Jennifer Fiorentino planned to go to work with her father Thursday for Take Your Daughter to Work Day.
But the fourth-grader said the city put a damper on her plans for father-daughter bonding at work.
"Wednesday I was really happy because I wanted to go work with my dad," she said. "He had a surprise for me and we were going out to lunch. My dad asked the fire chief, his boss, then he asked Jerry Seeber and Mr. Seeber got mad and said no. When he called back, I was mad because I really wanted to go."
Jennifer, 10, is the daughter of a well-known couple in New Port Richey political circles. Her mother, Heather, is a former City Council member who recently resigned to seek a seat in the state House, and her father, Joe, is a city fire inspector.
So when City Manager Gerald Seeber rejected the Fiorentinos' request, they said Jennifer should write a letter to the Times.
"My mom told me and so I started writing," she said. "She wrote it for me and after that I wrote it real neat in my handwriting. Mom helped me with the big words."
Heather Fiorentino clarified that she did not write the letter but only helped her daughter. The letter was born of Jennifer's frustration, she said.
"I want him to change the plan so kids can come to the firehouse and learn what their dads or moms do while they work," Jennifer said.
The city personnel director said that the city has no formal policy on the day, but that the city could be held liable for children riding in city vehicles. He also said that other children came to work Thursday without the city's permission.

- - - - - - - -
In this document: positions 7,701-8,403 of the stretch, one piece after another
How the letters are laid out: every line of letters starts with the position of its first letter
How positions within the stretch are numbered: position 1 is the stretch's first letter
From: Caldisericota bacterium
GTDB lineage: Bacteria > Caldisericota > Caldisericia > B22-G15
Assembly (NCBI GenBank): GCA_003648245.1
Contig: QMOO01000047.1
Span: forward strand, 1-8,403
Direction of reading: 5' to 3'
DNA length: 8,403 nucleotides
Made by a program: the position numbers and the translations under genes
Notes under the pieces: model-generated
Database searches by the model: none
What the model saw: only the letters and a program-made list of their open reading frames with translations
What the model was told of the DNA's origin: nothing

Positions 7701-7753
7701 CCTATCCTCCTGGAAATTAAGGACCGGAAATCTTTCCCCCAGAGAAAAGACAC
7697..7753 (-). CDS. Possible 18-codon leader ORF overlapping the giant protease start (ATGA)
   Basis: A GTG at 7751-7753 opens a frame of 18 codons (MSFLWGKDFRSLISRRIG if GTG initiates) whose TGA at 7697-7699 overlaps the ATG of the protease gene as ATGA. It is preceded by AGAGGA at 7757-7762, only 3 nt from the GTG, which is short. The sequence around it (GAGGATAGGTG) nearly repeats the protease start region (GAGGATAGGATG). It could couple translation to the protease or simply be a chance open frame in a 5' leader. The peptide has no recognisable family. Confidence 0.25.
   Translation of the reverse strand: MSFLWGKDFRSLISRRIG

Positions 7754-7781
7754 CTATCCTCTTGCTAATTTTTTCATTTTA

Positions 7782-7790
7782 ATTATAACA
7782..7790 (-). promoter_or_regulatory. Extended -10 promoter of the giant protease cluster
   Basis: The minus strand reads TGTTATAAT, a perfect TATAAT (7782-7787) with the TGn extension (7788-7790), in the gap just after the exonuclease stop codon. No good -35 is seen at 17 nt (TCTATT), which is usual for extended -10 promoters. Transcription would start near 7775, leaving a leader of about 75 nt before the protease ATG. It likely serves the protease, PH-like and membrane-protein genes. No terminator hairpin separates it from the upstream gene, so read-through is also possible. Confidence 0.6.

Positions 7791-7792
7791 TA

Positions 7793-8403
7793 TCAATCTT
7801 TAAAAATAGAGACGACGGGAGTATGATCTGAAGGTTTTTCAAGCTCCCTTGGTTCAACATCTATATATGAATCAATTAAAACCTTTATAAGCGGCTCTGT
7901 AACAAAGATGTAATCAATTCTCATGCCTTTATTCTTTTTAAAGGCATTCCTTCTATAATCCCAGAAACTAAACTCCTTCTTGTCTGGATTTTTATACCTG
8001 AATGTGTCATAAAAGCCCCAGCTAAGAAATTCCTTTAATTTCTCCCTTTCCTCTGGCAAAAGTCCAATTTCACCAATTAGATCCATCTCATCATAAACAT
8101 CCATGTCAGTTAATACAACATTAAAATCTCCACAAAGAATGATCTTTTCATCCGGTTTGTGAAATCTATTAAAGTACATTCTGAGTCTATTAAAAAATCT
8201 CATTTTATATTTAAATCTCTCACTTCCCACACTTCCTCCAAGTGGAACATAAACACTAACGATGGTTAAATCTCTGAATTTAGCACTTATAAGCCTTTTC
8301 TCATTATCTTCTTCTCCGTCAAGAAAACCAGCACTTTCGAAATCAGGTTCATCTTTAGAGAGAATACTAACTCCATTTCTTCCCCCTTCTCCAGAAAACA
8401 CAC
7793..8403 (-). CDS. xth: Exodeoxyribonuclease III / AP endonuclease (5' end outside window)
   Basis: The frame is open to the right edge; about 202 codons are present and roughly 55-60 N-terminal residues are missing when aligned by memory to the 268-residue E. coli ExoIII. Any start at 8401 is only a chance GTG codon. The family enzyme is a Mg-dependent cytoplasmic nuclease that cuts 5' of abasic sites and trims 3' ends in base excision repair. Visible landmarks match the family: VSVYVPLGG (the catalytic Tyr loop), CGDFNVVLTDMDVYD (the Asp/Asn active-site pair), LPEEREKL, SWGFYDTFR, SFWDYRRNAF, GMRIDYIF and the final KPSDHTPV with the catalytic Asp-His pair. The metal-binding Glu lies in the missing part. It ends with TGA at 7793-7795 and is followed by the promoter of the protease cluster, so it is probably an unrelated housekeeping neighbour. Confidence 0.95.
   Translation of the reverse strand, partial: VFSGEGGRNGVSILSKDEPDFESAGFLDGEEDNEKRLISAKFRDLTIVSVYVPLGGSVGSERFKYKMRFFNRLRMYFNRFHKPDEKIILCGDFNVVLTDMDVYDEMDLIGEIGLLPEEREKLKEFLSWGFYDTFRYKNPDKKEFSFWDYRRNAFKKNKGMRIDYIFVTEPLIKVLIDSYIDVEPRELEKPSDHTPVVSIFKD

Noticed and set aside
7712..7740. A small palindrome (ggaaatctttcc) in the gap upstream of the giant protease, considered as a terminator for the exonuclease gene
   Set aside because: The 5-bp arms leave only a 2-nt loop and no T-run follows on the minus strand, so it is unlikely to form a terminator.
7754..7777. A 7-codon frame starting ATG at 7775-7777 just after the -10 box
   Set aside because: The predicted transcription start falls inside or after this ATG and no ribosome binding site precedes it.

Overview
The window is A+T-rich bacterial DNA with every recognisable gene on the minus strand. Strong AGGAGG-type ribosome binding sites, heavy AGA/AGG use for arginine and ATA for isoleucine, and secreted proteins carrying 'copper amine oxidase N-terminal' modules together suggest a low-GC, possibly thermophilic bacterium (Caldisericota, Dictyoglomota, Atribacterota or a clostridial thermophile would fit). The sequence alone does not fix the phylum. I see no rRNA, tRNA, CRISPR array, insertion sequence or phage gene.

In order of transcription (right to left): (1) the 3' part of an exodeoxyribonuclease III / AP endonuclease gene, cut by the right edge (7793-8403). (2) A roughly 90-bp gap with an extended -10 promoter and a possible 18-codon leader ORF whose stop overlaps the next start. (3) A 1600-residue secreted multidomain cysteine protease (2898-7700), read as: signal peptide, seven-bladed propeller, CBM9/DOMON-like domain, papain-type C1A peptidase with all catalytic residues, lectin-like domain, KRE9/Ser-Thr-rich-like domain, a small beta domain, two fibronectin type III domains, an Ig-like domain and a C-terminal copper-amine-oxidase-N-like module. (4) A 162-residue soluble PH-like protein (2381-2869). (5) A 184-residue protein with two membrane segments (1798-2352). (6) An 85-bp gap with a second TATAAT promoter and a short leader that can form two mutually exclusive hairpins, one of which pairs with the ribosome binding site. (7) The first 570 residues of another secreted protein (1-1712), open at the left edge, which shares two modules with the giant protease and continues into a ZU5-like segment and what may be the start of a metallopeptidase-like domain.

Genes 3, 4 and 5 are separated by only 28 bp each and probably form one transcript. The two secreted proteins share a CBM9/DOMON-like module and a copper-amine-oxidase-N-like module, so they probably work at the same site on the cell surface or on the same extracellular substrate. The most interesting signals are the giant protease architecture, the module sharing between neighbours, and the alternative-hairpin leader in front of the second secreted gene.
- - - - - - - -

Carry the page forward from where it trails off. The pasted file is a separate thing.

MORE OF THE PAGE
"We ended up saying we could work out something for next year, but I just didn't understand why the city was not being involved in a national program," Heather Fiorentino said.
Mayor Peter Altman, meanwhile, said he had no problem with kids coming to work, but found it ironic that the Fiorentinos would champion such a cause.
"It doesn't cause me any heartburn to think of any child following along with any city employee," Altman said. "But it does seem ironic these same issues were raised less than six months ago by the former councilwoman."
Altman said Fiorentino raised "considerable objections" to the former fire chief taking his wife to dinner in a city car, causing the city to rethink its policy on family members using public vehicles.
But the Fiorentinos had volunteered to use their private car instead.
"My dad does not drive a firetruck," Jennifer wrote, perhaps anticipating objections from city officials about the dangerous nature of her father's job. "We planned for an emergency. I was to go to the library and my grandma would come get me."
Altman's response to the Fiorentinos' contingency plans was succinct.
"Whatever," he said.
This is not the first time Heather Fiorentino has disagreed with the mayor and city manager.
She wrote a letter to the council in 1996 calling Seeber unethical and unprofessional for saying she should approve an employee insurance plan before he would provide her a copy of it. Seeber denied withholding the document and telling Fiorentino to approve it.
In a contentious council discussion about the plan, Altman rallied behind Seeber and raised conflict-of-interest questions about Fiorentino's vote on issues that affected her husband.
Fiorentino said Friday she hoped her past on the council didn't affect the decision to bar her daughter from the workplace.
"This isn't between me and Jerry," Heather Fiorentino said.
"I would hope we're above that," she said, referring to political payback. "If that's the case, they're not hurting me but hurting my child."